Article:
Indeed, similar rates carry through across the board:

Murder:
IL: 6.1
TX: 5.9

Robbery:
IL: 185.3
TX: 158.5

Aggravated Assault:
IL: 318.4
TX: 316.4

To be fair, TX still has the lead in forcible rape, at 35.6 compared to 31.8 in IL.

Meanwhile, in DC:
Murder: 29.1
Robbery: 658.4
Aggravated Assault: 789.1

Although, DC is still a relatively genteel place for the ladies, with the forcible rape per 100,000 coming in at a Chicago-style friendliness of 31.8.

Maybe, just maybe, the problem isn't "guns". Perhaps there's some human factor that could explain these numbers. If only we could understand what it might possibly be...

Speaking of DC, Colbert King is all in a tizzy, too. In an piece entitled, "The Thugs Win the Case", he opines:
The record will show that our home-grown shooters have blown through the city's so-called strict handgun ban like John Riggins going up the middle. Over the past 20 years, there have been more than 6,500 homicides in the nation's capital, most committed with firearms, predominantly handguns. In 1976, the year the ban was put in place, the District had 135 gun-related murders, according to CNN. Last year, the number reached 143. Thus far this year, we've had 85 murders.
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You thought D.C. stands for "District of Columbia? "Dodge City" is more like it.

If D.C. street thugs are pleased by anything, it's probably the fact that five of the justices — a slim majority, but that's all it takes to win — have come around to seeing things their way.
Yes. No doubt the Capital's gang-bangers are giddy with delight, seeing as how hard it's been to wreak havoc with the capital's gun ban in place.

There is, of course, an alternative view, in which a particularly cynical person might hold the opinion that the reason thugs have turned DC into Dodge City is that they've known for years that they could prey on the citizens of the District with relative impunity.

I merely add the latter through a keen sense of fairness, not because I have any particular suspicion that it may be, you know, correct.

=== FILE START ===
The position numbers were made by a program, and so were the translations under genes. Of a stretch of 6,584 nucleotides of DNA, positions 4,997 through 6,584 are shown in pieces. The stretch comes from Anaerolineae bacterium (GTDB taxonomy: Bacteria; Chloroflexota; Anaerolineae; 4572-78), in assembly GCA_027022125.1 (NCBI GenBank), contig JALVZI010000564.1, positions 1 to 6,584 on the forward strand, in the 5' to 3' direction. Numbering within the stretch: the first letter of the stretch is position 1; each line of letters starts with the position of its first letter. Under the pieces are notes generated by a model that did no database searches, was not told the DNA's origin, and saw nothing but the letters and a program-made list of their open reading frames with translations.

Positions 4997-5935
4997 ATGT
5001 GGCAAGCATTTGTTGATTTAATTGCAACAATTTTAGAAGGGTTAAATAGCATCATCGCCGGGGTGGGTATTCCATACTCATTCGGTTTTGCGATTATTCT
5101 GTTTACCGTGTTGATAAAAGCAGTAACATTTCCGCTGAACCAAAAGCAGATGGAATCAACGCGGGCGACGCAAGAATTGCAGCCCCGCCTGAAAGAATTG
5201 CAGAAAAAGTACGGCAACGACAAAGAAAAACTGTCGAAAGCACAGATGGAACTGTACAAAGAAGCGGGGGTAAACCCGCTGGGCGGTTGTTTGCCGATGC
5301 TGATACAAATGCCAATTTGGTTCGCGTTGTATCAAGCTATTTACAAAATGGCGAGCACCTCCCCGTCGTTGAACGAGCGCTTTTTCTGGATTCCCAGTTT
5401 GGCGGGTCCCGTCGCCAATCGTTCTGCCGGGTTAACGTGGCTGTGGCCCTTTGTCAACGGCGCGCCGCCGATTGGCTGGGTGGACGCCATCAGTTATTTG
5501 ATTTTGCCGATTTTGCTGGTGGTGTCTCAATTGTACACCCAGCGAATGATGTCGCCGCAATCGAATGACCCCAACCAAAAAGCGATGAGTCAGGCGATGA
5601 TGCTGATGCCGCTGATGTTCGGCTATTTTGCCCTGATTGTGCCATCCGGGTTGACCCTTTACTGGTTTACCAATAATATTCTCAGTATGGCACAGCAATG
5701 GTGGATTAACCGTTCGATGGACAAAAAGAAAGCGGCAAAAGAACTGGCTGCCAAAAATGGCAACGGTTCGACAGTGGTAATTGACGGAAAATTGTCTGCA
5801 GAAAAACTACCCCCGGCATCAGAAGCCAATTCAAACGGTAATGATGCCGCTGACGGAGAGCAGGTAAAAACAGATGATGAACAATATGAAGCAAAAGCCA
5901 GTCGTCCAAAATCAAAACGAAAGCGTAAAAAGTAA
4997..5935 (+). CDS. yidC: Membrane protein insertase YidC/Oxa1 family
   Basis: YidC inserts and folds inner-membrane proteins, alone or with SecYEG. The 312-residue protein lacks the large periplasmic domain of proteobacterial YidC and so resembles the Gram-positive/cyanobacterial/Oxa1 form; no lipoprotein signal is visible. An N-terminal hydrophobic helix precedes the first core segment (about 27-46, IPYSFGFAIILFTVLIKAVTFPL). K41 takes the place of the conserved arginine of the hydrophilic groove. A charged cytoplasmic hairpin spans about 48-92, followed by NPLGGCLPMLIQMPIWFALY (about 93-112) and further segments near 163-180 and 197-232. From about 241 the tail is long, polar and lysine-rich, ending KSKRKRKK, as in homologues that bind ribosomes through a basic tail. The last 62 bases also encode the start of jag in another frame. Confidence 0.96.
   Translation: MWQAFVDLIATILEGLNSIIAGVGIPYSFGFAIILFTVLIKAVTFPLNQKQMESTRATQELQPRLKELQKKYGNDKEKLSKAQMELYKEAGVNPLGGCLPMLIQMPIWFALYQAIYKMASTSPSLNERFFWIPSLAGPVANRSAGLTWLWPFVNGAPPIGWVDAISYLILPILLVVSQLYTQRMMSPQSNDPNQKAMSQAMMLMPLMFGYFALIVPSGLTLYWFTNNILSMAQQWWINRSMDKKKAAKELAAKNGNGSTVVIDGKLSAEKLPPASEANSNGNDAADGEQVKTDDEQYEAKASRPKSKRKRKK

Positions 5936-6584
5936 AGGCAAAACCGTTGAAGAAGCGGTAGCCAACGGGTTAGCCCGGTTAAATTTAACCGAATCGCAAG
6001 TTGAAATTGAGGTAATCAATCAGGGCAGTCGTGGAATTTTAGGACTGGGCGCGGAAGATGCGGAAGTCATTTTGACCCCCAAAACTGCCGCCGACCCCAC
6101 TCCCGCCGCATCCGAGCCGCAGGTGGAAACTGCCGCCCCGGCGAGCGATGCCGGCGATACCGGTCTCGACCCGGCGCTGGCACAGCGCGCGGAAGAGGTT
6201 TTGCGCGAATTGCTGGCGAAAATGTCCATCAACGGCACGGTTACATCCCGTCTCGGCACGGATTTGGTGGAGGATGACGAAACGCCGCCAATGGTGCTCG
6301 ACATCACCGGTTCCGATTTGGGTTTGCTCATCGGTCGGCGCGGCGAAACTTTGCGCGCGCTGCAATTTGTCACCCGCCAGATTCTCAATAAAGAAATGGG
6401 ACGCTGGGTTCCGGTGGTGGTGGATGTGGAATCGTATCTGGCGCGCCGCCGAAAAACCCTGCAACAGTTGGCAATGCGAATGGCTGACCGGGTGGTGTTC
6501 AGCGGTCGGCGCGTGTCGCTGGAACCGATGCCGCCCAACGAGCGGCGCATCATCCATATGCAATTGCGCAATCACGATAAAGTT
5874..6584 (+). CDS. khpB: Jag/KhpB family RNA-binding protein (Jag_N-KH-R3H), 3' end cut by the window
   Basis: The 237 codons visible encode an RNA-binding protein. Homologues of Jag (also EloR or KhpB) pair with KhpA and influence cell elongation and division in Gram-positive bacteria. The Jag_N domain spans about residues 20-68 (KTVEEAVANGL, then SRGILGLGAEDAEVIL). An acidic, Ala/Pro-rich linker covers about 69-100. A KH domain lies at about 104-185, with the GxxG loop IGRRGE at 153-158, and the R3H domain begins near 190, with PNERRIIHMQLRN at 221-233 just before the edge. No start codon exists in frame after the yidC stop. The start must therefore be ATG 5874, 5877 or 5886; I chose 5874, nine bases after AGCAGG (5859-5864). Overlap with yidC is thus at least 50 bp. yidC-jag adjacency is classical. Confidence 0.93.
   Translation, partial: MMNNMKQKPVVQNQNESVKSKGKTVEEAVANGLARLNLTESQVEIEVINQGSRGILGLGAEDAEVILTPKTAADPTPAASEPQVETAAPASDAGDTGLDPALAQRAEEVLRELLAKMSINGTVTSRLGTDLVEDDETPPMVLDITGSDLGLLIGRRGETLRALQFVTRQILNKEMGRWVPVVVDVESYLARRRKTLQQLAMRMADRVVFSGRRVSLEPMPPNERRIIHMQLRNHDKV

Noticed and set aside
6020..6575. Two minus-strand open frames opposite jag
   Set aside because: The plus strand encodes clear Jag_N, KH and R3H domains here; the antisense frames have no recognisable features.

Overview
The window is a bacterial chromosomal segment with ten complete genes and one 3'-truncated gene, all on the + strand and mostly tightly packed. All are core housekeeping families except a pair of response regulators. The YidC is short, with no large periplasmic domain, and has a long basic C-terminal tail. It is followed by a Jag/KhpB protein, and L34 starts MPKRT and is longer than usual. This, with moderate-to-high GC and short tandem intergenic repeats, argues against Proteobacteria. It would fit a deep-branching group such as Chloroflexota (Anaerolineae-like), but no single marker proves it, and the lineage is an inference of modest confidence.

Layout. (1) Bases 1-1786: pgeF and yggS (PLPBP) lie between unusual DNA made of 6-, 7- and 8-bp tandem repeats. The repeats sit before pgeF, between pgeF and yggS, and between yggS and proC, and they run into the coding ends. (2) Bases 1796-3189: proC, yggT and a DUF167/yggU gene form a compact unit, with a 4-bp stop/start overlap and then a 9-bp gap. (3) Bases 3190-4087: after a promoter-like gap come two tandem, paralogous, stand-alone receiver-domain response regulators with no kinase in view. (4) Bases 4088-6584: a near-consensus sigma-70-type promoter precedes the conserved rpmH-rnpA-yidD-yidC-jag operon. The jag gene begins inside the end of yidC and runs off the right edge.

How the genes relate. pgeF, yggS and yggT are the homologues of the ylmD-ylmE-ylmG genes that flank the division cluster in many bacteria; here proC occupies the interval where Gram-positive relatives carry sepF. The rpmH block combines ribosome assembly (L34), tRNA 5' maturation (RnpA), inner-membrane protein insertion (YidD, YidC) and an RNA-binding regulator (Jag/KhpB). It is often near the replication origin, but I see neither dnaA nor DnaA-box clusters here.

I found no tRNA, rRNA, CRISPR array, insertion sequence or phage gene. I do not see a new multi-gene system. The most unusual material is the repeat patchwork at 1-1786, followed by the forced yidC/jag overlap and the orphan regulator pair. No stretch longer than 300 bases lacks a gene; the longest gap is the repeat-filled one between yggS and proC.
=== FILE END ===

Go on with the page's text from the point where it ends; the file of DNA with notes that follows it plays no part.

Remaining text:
If Mr. King truly believes that the gun ban has been an effective deterrent to crime in his fair city, then I can only assume that he believes his fellow residents of the District are so completely depraved that overturning the ban will result in Somalia-style bloodshed in the Capital.

Indeed, that is the most charitable construction I can put on his article. Otherwise, I must beleive that he dislikes guns so much, he is willing to live in Dodge City because he cares more about guns being eliminated than he does his law-abiding fellow citizens being stalked and killed as defenseless prey.

In any event, Heller was, at best, a small step forward. Whether it's the prelude to two steps back in a future court, remains to be seen.

Somehow, we've evolved a system where nine robed lawyers dictate to us what our rights are, and the other 300 million of us are expected to fall, sheeplike, in line.

I'm pretty sure that wasn't the original plan.

UPDATE: Reader/Lawyer XRLQ notes:
Unfortunately, Justice Scalia made the same error on p. 49 of the majority opinion:
Nothing so clearly demonstrates the weakness of JUSTICE STEVENS’ case. Miller did not hold that and cannot possibly be read to have held that. The judgment in the case upheld against a Second Amendment challenge two men’s federal convictions for transporting an unregistered short-barreld shotgun in interstate commerce, in violation fo the National Firearms Act, 48 Stat. 1236.
Well, that's just perfect, huh? All nine justices, and all their clerks, in working on opinions for the first 2nd Amendment case since US v Miller in 1939, seem not to know that Miller wasn't convicted. Miller was bought to the Supreme Court by the US Attorney who was upset that the trial court threw out the NFA indictment.

"Can't anybody here play this game?"
 
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Comments
The consequences of the Heller decision should yield, at least, some interesting studies about firearm ownership, use and associated effects on the rate of various crimes. That is, I suppose, a possible rather grisly expectation, but the opportunity could yield some very useful empirical data.

I suspect that some of those who woefully decrying to end of firearms laws have read neither the full opinion nor even any good summary analyses of it, otherwise one might expect that they’d’ve read Justice Scalia’s opinion that,"Of course the right [to bear arms] was not unlimited, just as the First Amendment’s right of free speech was not." There is sure to be argument about the implications of that, but it does not wholly strip governments of power to regulate the possession and use of firearms, indeed they probably have rather little worth worrying about on that point. They could’ve pronounced wiser, subtler opinions after reading one or two posts on The Volokh Conspiracy or even consulting any legal scholar who happened to be at hand.